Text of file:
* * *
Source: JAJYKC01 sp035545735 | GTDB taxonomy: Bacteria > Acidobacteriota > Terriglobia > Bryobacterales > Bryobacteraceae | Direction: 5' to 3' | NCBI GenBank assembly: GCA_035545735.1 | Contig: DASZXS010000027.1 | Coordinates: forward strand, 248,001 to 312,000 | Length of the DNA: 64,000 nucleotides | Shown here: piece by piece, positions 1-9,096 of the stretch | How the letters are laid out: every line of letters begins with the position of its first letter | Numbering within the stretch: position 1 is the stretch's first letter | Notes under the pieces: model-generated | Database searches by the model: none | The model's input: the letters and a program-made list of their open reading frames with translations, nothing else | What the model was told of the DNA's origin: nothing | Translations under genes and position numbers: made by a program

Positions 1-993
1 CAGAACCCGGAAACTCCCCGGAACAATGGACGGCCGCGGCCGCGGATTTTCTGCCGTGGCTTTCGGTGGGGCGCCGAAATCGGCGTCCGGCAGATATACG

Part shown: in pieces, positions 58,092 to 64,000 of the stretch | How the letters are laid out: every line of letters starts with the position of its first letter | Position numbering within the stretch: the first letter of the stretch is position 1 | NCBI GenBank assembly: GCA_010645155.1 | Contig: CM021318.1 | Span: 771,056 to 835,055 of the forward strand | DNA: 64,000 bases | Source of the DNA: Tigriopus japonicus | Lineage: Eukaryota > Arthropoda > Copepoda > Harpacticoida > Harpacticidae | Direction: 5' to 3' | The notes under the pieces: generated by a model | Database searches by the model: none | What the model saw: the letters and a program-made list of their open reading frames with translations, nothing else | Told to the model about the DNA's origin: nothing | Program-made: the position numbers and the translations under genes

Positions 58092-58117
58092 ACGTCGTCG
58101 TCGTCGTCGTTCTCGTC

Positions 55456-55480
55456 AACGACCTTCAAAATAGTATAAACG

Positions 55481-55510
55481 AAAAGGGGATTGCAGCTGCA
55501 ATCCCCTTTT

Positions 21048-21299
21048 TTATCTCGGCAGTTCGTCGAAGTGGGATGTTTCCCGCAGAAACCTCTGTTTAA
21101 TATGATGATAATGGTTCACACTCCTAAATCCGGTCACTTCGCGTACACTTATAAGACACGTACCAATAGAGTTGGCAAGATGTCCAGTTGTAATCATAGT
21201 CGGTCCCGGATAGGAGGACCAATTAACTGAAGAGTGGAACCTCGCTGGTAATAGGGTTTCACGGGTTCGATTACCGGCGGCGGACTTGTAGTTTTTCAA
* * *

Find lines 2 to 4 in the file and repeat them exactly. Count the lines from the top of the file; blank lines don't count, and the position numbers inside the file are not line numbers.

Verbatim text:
Positions 1-993
1 CAGAACCCGGAAACTCCCCGGAACAATGGACGGCCGCGGCCGCGGATTTTCTGCCGTGGCTTTCGGTGGGGCGCCGAAATCGGCGTCCGGCAGATATACG

Part shown: in pieces, positions 58,092 to 64,000 of the stretch | How the letters are laid out: every line of letters starts with the position of its first letter | Position numbering within the stretch: the first letter of the stretch is position 1 | NCBI GenBank assembly: GCA_010645155.1 | Contig: CM021318.1 | Span: 771,056 to 835,055 of the forward strand | DNA: 64,000 bases | Source of the DNA: Tigriopus japonicus | Lineage: Eukaryota > Arthropoda > Copepoda > Harpacticoida > Harpacticidae | Direction: 5' to 3' | The notes under the pieces: generated by a model | Database searches by the model: none | What the model saw: the letters and a program-made list of their open reading frames with translations, nothing else | Told to the model about the DNA's origin: nothing | Program-made: the position numbers and the translations under genes